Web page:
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Girls Rock London

Challenging the under-representation of women in music head on, by increasing opportunity and boosting self esteem

In 2017, Girls Rock London were recipients of investment, mentoring and support from Sound Connections INNOVATE Programme. Designed to seed fund and incubate unique music projects for young people in London, Innovate enabled Girls Rock London to centre the voices of young women in the design and facilitation of the work, and act as mentors. You can read about the amazing work of Girls Rock London in this piece by Camp Co-ordinator, Geraldine Smith.

INNOVATE 2018 will be launched in the next Sound Connections newsletter, so if you’re looking for investment, project mentoring and support, Innovate can provide you with the opportunity to realise new ideas and approaches to working with children and young people. Watch this space for more details.

“You can’t be what you can’t see” is something we say a lot at Girls Rock London.

In 2018, women are still combating a lack of visibility at all levels of the UK music industry. Nowhere shows this more starkly than the UK music festival scene, which provides such an important platform for emerging and established artists. Statistics from 2014 show, that at the UK’s biggest mainstream festivals that year – Isle of Wight, Glastonbury, Latitude, Reading and Leeds, V Festival and Bestival – female bands made up only 3.5% of all scheduled acts. At Reading 2015, 78 out of 87 acts planned to perform were all-male, with only 3 all-female and 6 mixed gender bands. That is a 90% all-male line-up.

Festival owners have lined up to provide explanations as to why women appear to be making music less than men, and these explanations range from denial (“there is no problem!”) to differing motivations (“women just aren’t as inspired to make music as men!”) to genre (“women don’t like making rock music!”). Depressingly, all of these are actual reasons given by festival bookers for the lack of women on the bill, but at Girls Rock London we don’t believe any of these explanations get to the truth of what is really happening.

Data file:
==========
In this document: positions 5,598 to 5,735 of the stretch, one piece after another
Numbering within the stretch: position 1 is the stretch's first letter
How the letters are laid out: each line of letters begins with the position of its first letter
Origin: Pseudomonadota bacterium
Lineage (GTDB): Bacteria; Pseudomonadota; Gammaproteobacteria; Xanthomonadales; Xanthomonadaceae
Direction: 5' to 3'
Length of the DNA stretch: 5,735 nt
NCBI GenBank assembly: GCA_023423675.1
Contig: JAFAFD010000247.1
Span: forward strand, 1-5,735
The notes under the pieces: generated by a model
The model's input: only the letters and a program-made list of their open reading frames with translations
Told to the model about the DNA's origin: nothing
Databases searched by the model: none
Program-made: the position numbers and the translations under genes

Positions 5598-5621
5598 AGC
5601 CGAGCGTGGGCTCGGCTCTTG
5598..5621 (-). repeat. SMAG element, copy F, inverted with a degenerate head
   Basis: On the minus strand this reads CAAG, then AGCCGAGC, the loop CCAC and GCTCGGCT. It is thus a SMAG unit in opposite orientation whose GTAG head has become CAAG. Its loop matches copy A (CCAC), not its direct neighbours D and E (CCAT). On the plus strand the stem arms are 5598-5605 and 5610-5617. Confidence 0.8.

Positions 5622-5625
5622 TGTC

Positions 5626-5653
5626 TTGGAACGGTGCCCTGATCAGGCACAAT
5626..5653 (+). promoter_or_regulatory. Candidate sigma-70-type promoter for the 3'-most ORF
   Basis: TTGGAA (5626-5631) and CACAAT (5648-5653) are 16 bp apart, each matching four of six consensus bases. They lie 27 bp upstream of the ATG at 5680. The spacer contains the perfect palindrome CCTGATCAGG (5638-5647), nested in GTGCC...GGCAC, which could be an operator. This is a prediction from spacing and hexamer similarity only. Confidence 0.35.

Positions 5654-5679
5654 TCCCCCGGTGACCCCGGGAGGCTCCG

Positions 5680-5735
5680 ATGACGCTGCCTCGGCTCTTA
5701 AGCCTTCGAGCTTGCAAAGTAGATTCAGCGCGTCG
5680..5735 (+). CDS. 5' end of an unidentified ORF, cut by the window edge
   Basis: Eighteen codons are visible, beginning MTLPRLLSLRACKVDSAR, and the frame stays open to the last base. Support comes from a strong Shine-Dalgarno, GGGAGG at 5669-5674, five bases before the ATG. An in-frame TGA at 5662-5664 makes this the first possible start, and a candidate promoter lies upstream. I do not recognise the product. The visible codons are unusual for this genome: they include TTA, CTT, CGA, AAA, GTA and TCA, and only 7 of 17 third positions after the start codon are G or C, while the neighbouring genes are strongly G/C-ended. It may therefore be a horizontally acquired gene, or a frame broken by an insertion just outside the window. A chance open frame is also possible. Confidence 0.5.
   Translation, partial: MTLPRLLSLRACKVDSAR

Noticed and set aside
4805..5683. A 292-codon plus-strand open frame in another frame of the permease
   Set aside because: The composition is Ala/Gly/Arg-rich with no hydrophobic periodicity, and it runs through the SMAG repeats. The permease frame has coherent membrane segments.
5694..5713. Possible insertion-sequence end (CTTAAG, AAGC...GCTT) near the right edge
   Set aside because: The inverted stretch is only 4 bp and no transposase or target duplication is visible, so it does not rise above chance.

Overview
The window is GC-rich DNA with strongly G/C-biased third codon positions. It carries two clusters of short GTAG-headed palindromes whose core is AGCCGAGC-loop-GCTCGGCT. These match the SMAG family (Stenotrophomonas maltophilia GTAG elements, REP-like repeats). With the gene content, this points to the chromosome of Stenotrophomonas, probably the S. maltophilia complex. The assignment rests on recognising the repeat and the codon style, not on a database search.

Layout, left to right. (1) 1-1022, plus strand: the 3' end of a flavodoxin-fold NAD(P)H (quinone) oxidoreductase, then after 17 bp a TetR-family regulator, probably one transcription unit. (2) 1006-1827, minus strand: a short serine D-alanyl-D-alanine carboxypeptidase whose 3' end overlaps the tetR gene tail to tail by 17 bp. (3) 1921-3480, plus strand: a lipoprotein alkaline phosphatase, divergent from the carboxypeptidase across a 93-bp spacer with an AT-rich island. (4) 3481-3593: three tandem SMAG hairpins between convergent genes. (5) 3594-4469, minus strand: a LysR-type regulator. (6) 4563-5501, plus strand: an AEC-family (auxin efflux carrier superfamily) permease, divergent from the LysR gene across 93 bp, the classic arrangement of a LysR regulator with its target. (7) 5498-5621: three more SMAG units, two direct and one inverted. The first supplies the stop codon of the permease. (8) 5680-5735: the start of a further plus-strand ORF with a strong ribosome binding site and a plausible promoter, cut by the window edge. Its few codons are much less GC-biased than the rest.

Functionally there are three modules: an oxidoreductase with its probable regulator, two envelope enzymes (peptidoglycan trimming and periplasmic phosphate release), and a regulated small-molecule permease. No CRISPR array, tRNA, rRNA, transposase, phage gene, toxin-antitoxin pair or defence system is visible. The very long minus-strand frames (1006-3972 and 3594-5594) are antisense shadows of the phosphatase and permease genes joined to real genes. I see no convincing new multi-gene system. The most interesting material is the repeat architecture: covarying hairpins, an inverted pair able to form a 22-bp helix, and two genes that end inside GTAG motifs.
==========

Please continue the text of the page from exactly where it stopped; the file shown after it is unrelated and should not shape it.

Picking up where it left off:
We think that women and girls are less likely to perform music because of a lack of opportunity, confidence and role models, and because of societal norms and expectations about what girls and women ‘do’ in music. For example, in our own work, we find that young women are much more attracted to vocals than playing instruments, and this makes sense when you think about the number of successful female vocalists in the mainstream charts and media (Adele, Beyoncé, Rihanna, Katy Perry), versus representation of female bands in these areas, where women are playing instruments, writing and producing as well singing.

So why does it matter that fewer women are making and performing music than men? We believe it is important for a range of reasons, not least because all of us are missing out on half the population’s creative output. But it also matters because music has the power to change people’s lives – and affect change in society. Music is a powerful vehicle for self-expression, and making and performing music can improve people’s well-being. So when one half of our population is less likely to experience these benefits, we are talking about a societal injustice.

The context to this lack of representation is what is happening to young women in this country at high school age, which research shows is a time when their self-confidence drops off a cliff. Research also explains how low self-esteem and confidence can ‘journey’ with a person throughout life, meaning that as many women get older it is likely that their confidence levels will remain low, leading to a lower quality of life all-round.